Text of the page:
ABBA: Wembley Arena, London

JUST FOR that night “ABBA – World Tour 1979” nestled next to Motorhead and the Heartbreakers on my pet leather’s lapel. Talk about extremes – life’s full of ’em lately. A Saturday in Le Mans, plunged in the atomic holocaust of Motorhead at their loudest in an echoey hall, followed Monday by Abba, the ultimate crossover pop group.

Stuck between enraptured rows of pre-teens and nice couples I was the only black leather in Wembley Arena.

Abba have never graced the pages of Zigzag. Not within good reason, you might say, and I agree. They really have nothing in common with the usual content. They’re pure showbiz, obscenely rich ‘cos the masses love, or think they love, their easy tunes, lilting disco Euro-beat, the girls, the spectacle, the glamour, the fact they sing about heart-struck daygo Romeos.

They’re so easy to dismiss but certain facts cannot be denied: Abba have turned out some of the best pop singles of the ’70s (‘Knowing Me, Knowing You’, ‘SOS’, ‘Dancing Queen’, to name three), epic chandelier productions showing care and flair for what’ll stick in the ear. The girls have got the presence and are just the icing for this cold, sweet cake. These are all things you could never attribute to the Eagles, Boston, F. Mac and the other American MOR heavy-sellers. Of late you couldn’t say it about Elton, Wings or other UK intravenous drip-feed merchants either.

Nah, around about ’75-’76-’77 no-one could touch Abba on the pop front. Disco’s taken its toll of their individuality recently and they obviously don’t mean it like I used to think, what with all that Sub-Brotherhood of Man rubbish, but still I trotted along to Wembley Arena for the opening night clutching an £8 ticket (they’ll take your pocket money, kids) and feeling quite excited ’bout the prospect of ‘SOS’ in the flesh.

Inside the place it was like a vast Sunday School outing, ‘cept first bloke I saw was John Cleese and Polly. Poor geezer, he must know that every other head is craning for any hint of mania.

As I suspected it was simple to get a drink ‘cos everyone was seatbound and expectant, waiting for the Abba-rition which would make ’79 complete.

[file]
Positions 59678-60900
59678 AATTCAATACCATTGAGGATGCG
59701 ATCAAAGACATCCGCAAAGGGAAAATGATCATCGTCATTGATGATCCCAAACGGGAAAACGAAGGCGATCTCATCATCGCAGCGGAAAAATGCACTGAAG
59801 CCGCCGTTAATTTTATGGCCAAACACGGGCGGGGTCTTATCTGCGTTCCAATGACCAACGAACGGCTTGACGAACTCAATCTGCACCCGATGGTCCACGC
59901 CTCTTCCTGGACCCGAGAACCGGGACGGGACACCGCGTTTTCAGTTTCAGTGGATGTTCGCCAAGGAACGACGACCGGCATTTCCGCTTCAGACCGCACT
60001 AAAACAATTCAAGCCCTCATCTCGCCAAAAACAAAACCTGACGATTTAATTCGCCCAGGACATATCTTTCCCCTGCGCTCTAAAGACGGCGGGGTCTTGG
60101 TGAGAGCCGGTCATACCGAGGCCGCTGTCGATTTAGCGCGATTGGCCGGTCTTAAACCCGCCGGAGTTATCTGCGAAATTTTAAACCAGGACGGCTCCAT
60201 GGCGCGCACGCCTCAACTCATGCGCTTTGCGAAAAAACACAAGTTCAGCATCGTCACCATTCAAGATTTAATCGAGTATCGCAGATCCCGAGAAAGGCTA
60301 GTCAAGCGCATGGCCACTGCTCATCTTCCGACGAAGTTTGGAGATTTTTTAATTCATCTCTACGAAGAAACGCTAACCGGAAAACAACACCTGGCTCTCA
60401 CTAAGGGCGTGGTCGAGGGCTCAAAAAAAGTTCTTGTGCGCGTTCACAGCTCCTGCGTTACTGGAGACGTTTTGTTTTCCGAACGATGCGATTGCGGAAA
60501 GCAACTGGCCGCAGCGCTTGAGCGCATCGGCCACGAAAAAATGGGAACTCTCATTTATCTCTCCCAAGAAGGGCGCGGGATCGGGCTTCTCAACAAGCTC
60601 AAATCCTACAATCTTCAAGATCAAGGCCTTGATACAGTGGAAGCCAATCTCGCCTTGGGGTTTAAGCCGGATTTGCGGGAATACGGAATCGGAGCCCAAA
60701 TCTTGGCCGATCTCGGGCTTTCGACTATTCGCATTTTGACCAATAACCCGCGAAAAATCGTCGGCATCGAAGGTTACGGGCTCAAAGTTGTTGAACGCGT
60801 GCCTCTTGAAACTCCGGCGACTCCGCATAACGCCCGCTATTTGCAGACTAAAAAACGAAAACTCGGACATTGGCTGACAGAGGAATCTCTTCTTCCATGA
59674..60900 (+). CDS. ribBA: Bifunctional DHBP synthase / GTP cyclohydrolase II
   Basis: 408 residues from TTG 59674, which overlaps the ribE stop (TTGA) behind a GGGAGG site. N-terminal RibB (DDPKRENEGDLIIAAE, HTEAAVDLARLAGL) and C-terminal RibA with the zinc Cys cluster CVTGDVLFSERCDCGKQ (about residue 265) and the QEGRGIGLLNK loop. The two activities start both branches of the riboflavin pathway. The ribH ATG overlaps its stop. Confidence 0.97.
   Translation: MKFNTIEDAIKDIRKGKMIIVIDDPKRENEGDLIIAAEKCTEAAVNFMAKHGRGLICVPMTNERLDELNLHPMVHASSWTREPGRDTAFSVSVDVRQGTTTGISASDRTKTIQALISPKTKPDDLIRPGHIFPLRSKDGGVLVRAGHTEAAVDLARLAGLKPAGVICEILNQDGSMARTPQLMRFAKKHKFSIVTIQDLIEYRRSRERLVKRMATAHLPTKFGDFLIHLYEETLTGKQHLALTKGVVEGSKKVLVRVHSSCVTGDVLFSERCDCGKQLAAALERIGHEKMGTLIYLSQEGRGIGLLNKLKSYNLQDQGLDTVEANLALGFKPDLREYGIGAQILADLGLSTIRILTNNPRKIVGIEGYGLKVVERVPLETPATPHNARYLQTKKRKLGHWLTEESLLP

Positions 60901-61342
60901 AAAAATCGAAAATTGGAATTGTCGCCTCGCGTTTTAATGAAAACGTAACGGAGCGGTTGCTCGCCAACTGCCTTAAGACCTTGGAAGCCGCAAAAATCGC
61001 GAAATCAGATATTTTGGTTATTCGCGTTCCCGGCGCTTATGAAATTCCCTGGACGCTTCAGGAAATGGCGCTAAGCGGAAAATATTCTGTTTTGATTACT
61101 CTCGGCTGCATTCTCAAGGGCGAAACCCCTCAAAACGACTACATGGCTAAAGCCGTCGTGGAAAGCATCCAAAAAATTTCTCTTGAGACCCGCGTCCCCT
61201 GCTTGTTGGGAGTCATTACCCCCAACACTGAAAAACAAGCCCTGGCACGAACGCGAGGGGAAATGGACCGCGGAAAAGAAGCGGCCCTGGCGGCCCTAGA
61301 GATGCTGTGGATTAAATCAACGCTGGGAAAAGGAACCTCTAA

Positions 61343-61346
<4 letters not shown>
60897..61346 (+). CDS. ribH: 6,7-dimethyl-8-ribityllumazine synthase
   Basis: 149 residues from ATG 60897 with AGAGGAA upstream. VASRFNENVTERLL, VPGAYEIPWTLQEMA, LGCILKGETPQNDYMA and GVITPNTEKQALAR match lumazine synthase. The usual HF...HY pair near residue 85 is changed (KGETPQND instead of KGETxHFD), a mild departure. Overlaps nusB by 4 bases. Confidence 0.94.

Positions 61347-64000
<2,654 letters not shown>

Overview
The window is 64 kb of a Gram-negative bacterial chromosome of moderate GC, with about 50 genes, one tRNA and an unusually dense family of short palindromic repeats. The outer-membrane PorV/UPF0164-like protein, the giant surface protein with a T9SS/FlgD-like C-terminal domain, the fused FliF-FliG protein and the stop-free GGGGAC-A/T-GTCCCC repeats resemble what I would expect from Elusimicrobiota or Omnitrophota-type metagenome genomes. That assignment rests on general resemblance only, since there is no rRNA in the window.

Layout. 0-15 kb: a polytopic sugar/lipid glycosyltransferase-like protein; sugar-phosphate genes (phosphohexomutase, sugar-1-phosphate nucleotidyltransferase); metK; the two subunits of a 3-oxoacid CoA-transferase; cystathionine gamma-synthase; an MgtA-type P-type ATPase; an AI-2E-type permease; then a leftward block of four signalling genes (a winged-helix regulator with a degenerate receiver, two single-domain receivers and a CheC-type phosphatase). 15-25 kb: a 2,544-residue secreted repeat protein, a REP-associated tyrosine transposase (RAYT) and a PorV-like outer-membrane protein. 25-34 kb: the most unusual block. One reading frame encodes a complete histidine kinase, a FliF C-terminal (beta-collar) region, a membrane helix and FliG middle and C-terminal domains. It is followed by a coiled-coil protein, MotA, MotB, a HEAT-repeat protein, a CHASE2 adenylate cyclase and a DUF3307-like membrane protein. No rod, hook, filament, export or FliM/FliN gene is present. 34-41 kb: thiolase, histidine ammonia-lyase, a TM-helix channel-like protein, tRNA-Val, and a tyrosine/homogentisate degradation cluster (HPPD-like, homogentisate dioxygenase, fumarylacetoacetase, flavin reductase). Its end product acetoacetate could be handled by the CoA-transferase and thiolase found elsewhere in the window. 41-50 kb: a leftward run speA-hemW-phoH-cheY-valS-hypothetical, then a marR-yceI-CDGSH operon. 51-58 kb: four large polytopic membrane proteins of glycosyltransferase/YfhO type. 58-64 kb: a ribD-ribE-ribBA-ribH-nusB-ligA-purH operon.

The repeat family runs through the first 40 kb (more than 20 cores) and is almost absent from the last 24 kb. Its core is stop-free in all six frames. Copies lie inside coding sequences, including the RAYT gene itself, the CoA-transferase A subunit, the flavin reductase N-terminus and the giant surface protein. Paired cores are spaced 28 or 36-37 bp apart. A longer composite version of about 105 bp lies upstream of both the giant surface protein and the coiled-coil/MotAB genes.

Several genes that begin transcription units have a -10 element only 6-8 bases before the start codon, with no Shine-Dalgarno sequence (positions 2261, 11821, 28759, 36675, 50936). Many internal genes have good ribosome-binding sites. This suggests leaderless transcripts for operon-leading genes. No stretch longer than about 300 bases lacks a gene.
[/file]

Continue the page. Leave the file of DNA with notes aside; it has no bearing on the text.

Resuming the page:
The lights dim and the cheers grow at ten past eight, as close to ticket-time as any gig I’ve seen. The curtains part, the stage is blue, dry ice swamps rows A to G and there they are! Bronzed Bjorn all grins and stomping, broad Benny bouncing by the mountain peak backdrop in white tails, and the two girls stage centre looking for all the world like a pair of wigwams in their Roussos-robes and crucifixion poses.

They charge into faultless repros of tracks from the last album. I settle back with vodka and await the first classic. It comes fourth song and ‘Knowing Me, Knowing You’ (melt!). It’s given a massive treatment with the first sign of real emotion issuing from that pale, shiny stage. Even the bouncers played imaginary guitars.

By now the girls have shed their tents to reveal skintight leotards. When Agnetha – that’s the blonde one ‘cept she’s had it chopped – pans her rear round the auditorium the name Hugh Jarse moves into new areas. Whooo, what a seat!

Old Bjorn strikes a weird note when he introduces Ag as “my former wife”! Crossroads-style real life infiltrates the snow-white Abba frigid-air! S’weird how they uphold this grinning picture of health, efficiency and cleanliness yet the outfits are Legs and Co. and the movements provocative-chic. The little girls don’t know but the men understand – ask most of those benign baldies in white polo-necks after a few gins and they’ll confess along with any other honest geezer that one of the main reasons they’re here is ‘cos they’d like to give Ag or Anni-Frid a portion. Meanwhile the wife can get off on the Fernando-fantasies.

Now I’d planned it so I’d run out to the bar for a swift when the Abbas did one of the numbers I didn’t like (when they stray too far into Eurovision Brotherhood of Dooleys ground I switch off). So soon, after ‘Rock Me’, ‘Fernando’, ‘Chickenheater’ and an awful bit where the backup band get to shake it about, I was quite pissed! I nearly flee the hall when they wheeled on a gang of London schoolgirls to sing ‘I Believe In Angels’, causing mass tapping of leisurewear-clad knees and ecstatic smiles – aaah! Suddenly I longed for the joy of Motorhead and the thought “Why am I here?” whizzed ’round.

“And now for something completely different!” japed Bjorn, possibly a subtle address to Mr Cleese or maybe a coincidence. They launched into ‘Gimme! Gimme! Gimme! A Man After Midnight’ and from here on it was non-stop hits – a majestic ‘SOS’, ‘Take A Chance’ and ‘Name Of The Game’ – and I was happy – specially as I was in the bog during Benny’s keyboard extravaganza. I thought, what an apt name is Benny, but Mr. Hill and the Crossroads hero have more stage presence in their double chins. When the Abba man stepped out first time I thought it was a janitor who’d taken a wrong door.

After some rousing “rock ‘n’ roll”, which finally got the hall going a bit, Abba ran off… and back on again for a new song – another slow sing-along – and ‘Dancing Queen’. A huge neon ABBA flashed and white searchlights (obviously nicked from the Clash) swept the hordes. It was great!

Another encore, ‘Waterloo’, put the cap on it. Agnetha and Anni-Frid shook out-stretched hands and threw their towels, Benny threw his y-fronts and two fans went home in a hammock.

THERE YA GO, we witness and attempt to explain the Abba phenomenon and I’m stuck. In lots of ways the image is not what it seems. I’ll stick to the old records.

This article is dedicated to the Northampton punks in the seats behind me on the train home. Their ten-strong word-perfect ‘Clash City Rockers’ gave me the biggest grin all night.

© Kris NeedsZigZag, December 1979

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